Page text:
Vantaa police officer fined for unlawful overnight detention in the cells
Man was taken into custody for verbally abusing police
A Vantaa police officer has been fined for unlawful overnight holding in the cells of a verbally abusive man.
The Vantaa District Court found no legal grounds for the apprehension and overnight detention of the man, who verbally abused two police officers. The senior constable who carried out the arrest was fined 40 day-fines, worth slightly more than EUR 1,000.
The officer was convicted of misusing his official position and unlawfully arresting and detaining an individual.
The senior constable, who was on patrol with a younger colleague, noticed a car carrying too many passengers in the summer of 2002. As the officers were fining the driver, one of the "tired and emotional" backseat passengers casually informed the officers "where they could stick it".
The senior constable then told the driver and the verbally abusive man to get into the police car, where he continued writing a ticket to the driver. The drunk passenger continued insulting the officers.
At this point the officer asked the driver to visit the police station at a later date to resolve the matter of the fine. The passenger, on the other hand, was taken into custody and he spent the night in a police cell.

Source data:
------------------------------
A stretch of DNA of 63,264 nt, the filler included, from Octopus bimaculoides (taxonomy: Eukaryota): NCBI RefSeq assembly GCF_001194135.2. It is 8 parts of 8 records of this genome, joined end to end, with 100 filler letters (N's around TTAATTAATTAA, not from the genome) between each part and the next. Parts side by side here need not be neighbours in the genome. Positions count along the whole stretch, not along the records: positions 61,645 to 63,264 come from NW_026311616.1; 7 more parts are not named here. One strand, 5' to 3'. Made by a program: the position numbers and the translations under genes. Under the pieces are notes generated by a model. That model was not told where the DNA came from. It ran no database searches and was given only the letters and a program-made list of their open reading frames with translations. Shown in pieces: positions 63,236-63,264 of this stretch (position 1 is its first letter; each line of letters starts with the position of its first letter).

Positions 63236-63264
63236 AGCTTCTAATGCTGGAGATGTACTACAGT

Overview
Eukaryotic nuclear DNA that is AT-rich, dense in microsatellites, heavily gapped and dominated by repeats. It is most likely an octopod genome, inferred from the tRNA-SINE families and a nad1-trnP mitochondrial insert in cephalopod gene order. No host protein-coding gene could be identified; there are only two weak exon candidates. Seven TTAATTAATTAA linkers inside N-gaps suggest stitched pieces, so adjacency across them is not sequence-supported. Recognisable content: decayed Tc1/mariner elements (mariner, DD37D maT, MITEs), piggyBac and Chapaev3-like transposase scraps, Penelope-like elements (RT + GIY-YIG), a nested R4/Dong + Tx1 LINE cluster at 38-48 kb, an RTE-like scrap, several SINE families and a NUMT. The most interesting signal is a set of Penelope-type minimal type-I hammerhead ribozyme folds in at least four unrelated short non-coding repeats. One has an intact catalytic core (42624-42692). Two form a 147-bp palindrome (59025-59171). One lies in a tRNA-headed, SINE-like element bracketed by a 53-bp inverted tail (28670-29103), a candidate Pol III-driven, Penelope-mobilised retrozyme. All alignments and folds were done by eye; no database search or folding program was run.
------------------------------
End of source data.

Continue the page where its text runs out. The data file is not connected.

The Vantaa District Court agreed with the prosecution's argument that the police had no legal grounds to detain the man. The court pointed out that the law is very strict as to when a person can be arrested and held in police custody.
The law stipulates that police can detain a person, for example, if the individual's behaviour suggests that he is about to commit a crime, or that he is about to cause considerable disturbance or immediate danger to general public order and safety. The court ruled that the man's mere verbally abusive behaviour did not justify the arrest.
"According to the witnesses heard, the man never physically threatened the police, neither did he cause a disturbance to public order. His behaviour was limited to verbal threats and name-calling", the court emphasised.
He could have been given a fine for reviling an officer in the course of his duty. “This was not even a borderline case for detention, and the senior constable should have had the professional skills to have been aware of that", the court concluded.
The State and the fined senior constable are jointly liable to pay the man a hundred euros in compensation for unlawful detention.